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Appleton's Cyclopedia of American Biography, edited by James Grant Wilson, John Fiske and Stanley L. Klos. Six volumes, New York: D. Appleton and Company, 1887-1889 and 1999. Virtualology.com warns that these 19th Century biographies contain errors and bias. We rely on volunteers to edit the historic biographies on a continual basis. If you would like to edit this biography please submit a rewritten biography in text form . If acceptable, the new biography will be published above the 19th Century Appleton's Cyclopedia Biography citing the volunteer editor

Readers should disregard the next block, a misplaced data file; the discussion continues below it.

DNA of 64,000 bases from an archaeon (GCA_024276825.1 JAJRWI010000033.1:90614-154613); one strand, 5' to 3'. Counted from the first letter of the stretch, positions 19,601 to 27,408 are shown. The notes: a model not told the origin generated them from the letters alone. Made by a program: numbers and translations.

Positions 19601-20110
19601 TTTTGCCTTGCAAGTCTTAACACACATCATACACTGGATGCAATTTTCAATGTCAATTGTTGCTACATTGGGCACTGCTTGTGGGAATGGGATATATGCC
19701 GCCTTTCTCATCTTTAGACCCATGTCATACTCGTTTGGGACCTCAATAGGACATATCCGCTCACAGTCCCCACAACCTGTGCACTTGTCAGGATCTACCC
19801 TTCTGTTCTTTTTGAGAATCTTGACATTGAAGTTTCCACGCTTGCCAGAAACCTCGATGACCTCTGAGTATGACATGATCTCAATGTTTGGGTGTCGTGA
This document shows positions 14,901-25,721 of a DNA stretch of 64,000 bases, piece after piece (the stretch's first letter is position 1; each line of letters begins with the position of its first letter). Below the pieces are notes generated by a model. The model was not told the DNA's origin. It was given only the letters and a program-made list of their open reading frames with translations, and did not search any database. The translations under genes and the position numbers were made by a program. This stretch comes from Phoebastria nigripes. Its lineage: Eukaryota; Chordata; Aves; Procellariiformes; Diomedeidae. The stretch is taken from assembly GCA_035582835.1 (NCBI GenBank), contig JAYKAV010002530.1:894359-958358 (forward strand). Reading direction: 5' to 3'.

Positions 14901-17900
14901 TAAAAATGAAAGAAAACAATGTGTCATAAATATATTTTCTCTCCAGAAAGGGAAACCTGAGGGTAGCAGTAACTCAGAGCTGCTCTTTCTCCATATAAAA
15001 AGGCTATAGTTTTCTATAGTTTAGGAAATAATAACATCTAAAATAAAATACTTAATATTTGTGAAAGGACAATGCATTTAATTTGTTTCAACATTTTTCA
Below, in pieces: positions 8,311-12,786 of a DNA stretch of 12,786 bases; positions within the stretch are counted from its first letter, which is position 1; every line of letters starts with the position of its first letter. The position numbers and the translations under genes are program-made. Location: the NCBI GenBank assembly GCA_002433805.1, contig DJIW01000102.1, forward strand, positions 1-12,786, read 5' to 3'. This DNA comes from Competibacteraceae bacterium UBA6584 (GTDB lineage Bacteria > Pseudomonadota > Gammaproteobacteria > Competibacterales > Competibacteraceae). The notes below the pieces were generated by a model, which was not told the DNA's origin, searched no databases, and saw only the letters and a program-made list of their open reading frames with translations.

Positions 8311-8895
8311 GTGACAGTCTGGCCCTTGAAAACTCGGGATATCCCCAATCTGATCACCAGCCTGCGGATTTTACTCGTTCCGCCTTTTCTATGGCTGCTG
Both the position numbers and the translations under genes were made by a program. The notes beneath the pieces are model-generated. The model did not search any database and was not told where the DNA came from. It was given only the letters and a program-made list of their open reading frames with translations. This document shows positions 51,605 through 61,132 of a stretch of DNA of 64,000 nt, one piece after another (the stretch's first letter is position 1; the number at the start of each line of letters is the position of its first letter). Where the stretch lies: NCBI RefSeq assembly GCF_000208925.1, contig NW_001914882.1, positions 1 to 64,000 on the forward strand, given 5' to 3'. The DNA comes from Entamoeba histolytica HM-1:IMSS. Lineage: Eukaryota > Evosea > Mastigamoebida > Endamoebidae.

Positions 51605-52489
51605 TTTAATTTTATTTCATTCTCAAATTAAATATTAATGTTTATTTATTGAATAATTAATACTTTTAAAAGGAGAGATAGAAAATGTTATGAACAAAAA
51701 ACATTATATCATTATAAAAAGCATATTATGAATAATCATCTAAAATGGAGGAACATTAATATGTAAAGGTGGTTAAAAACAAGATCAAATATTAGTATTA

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George Graham